The union representing some border workers shares the Prime Minister's concern for staff being stigmatised in their communities, with some being refused gym memberships.
Jacinda Ardern said earlier this week border workers were "being isolated from their usual community groups and activities because it's known that they are in the border workforce", and even their children have been targeted.
"Some children in school are being bullied and isolated because people know that their families work at the border," she said.
It came as the Prime Minister came under pressure to introduce mandatory COVID-19 daily saliva testing for border workers, in the wake of the latest community outbreak in Auckland. Saliva testing is currently optional for quarantine staff.
"Every decision we make to add extra layers of testing and reassurance, we give careful consideration to in terms of our mandated requirements, both in terms of the safety, but also we need to keep people working there," Ardern said.
"A lot of people wouldn't put up their hands for these jobs right now and yet we ask people to show up every single day under those circumstances. That is in our minds as well."
E tū head of aviation Savage, who goes by only one name, told Newshub border workers need to be acknowledged for the "hard mahi they do" ensuring New Zealanders are protected from COVID-19, while the essential services they provide continue.
"For the past year border workers have not only had to face the challenge of putting themselves and their families at risk working during a pandemic, some have also been stigmatised and suffered exclusionary behaviour from people in their community," he said.
"We all need to recognise the vital role border workers play in keeping the economy moving during the pandemic. Some of them earn close to minimum wage but they carry on working because they know the work they do is important."
Savage said members have reported being refused a gym membership because of their job, or their children not allowed to play with other children at school due to fearful parents.
He says fears and anxiety around COVID-19 are understandable, but the Prime Minister's advice - to be stay calm and be kind - is vital.
"Empathy and support for our border workers will go a long way towards conveying our collective gratitude for the services they have provided to New Zealand as a nation."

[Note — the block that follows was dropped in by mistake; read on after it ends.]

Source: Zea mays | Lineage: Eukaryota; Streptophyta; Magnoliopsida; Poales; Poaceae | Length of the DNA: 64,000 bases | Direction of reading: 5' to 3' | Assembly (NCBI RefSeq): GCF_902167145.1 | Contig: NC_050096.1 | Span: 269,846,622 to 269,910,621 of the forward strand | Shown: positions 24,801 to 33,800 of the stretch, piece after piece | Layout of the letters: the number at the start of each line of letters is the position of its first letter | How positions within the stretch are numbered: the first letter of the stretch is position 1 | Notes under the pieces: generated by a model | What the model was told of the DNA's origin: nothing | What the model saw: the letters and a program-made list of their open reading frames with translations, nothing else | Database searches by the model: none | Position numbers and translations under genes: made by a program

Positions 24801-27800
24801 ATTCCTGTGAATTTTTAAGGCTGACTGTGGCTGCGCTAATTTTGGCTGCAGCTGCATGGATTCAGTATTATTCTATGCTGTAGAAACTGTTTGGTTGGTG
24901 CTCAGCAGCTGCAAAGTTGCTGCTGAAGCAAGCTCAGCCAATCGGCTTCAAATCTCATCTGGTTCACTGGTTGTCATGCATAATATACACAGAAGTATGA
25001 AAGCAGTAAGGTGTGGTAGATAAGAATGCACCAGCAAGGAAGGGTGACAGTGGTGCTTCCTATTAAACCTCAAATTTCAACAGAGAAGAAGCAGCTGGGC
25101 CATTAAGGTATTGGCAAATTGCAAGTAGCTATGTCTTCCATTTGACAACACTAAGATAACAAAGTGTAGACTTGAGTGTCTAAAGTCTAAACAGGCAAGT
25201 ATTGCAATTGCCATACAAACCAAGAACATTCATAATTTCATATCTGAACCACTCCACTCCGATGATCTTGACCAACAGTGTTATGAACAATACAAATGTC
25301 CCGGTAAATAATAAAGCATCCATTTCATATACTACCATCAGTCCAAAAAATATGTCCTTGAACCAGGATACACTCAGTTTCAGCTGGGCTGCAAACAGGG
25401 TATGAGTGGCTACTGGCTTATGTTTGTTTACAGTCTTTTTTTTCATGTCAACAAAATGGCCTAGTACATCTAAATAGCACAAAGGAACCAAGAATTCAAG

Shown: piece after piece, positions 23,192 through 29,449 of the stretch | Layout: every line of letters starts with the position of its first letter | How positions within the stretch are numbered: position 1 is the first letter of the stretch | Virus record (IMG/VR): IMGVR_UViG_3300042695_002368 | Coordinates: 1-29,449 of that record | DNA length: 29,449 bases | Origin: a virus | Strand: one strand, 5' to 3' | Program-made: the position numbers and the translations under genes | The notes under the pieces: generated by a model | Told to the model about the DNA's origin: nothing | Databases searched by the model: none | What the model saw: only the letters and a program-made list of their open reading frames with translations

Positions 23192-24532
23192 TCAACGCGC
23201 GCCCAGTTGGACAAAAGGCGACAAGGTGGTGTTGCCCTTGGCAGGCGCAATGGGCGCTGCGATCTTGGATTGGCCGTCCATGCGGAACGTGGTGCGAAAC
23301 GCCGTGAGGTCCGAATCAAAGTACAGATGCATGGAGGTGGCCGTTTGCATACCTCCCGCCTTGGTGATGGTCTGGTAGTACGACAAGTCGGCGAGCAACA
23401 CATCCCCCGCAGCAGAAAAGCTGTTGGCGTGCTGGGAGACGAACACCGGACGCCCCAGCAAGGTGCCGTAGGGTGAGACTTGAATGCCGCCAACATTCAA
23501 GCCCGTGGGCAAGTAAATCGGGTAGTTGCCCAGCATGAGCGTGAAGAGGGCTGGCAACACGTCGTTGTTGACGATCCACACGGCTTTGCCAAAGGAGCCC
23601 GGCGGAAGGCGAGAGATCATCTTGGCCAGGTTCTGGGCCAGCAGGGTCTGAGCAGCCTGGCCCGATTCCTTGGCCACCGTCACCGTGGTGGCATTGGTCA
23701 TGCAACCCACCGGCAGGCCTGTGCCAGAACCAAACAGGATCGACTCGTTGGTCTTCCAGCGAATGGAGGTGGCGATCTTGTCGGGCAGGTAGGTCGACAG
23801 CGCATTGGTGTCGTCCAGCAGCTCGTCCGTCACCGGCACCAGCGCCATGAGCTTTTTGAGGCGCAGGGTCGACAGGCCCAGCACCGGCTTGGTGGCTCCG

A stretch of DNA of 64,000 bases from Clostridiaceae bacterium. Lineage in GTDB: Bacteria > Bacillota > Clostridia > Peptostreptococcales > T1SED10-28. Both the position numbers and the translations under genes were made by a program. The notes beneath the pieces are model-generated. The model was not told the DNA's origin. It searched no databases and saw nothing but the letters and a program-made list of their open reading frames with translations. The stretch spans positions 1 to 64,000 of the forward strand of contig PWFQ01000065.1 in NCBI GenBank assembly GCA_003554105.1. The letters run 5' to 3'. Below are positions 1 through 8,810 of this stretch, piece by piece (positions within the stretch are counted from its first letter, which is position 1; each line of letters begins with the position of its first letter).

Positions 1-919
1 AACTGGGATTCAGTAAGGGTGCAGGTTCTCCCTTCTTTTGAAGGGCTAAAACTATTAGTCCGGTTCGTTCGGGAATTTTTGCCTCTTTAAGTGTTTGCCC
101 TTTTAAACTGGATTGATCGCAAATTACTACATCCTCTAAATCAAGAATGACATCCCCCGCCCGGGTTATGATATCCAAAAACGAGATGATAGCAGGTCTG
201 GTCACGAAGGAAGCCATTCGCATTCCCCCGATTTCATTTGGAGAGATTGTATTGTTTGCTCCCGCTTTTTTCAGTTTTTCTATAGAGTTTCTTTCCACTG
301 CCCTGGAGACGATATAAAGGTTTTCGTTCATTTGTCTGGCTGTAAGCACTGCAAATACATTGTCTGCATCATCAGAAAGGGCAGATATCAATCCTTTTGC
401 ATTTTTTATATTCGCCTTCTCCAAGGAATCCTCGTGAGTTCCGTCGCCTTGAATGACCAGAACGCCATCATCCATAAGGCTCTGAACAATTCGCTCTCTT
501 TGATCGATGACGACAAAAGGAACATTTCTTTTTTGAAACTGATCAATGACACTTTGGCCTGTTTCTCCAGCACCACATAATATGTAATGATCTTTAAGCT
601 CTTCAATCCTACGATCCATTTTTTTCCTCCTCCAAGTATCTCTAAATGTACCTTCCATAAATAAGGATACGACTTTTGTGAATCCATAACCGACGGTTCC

COVID-19 Response Minister Chris Hipkins said he has also received reports about border workers being isolated in their communities.
"I think what we're hearing from our frontline is they're finding it difficult to fill their rosters, to make sure they've got enough people doing those jobs, and it is because people are reluctant to work in those jobs at the moment," he said on Wednesday.
"I have had reports of people being isolated within their communities, there being a real stigma associated with working at the border, including anecdotal reports of some of the border workers' kids being bullied at school.
"Those sorts of things really put people off doing these jobs and my message to all New Zealanders is to metaphorically wrap our arms around these people and be supportive of them. They are doing outstanding work."
The first batch of 60,000 Pfizer-BioNTech COVID-19 vaccines arrived in New Zealand earlier this week and the 12,000-strong border workforce will start receiving jabs from Saturday.
Managed isolation and quarantine (MIQ) cleaners, nurses, security staff and those who undertake health checks are first in line, as are custom and border officials, and airline staff.
The Government expects further shipments of vaccine over the coming weeks and will receive about 225,000 vaccine courses by the end of March. The rest of the population will start receiving vaccines from the middle of the year.
The vaccines will be administered to people 16 years and over. Patients receiving certain cancer drugs and antibody medicines should not receive it. Pregnant women should discuss the risks with their doctor, but it has been deemed safe for women who are lactating.
The Government has invested in a portfolio of four vaccines - 750,000 doses from Pfizer-BioNTech, 5 million from Janssen, 3.8 million from the University of Oxford/AstraZeneca and 5.36 million from Novavax.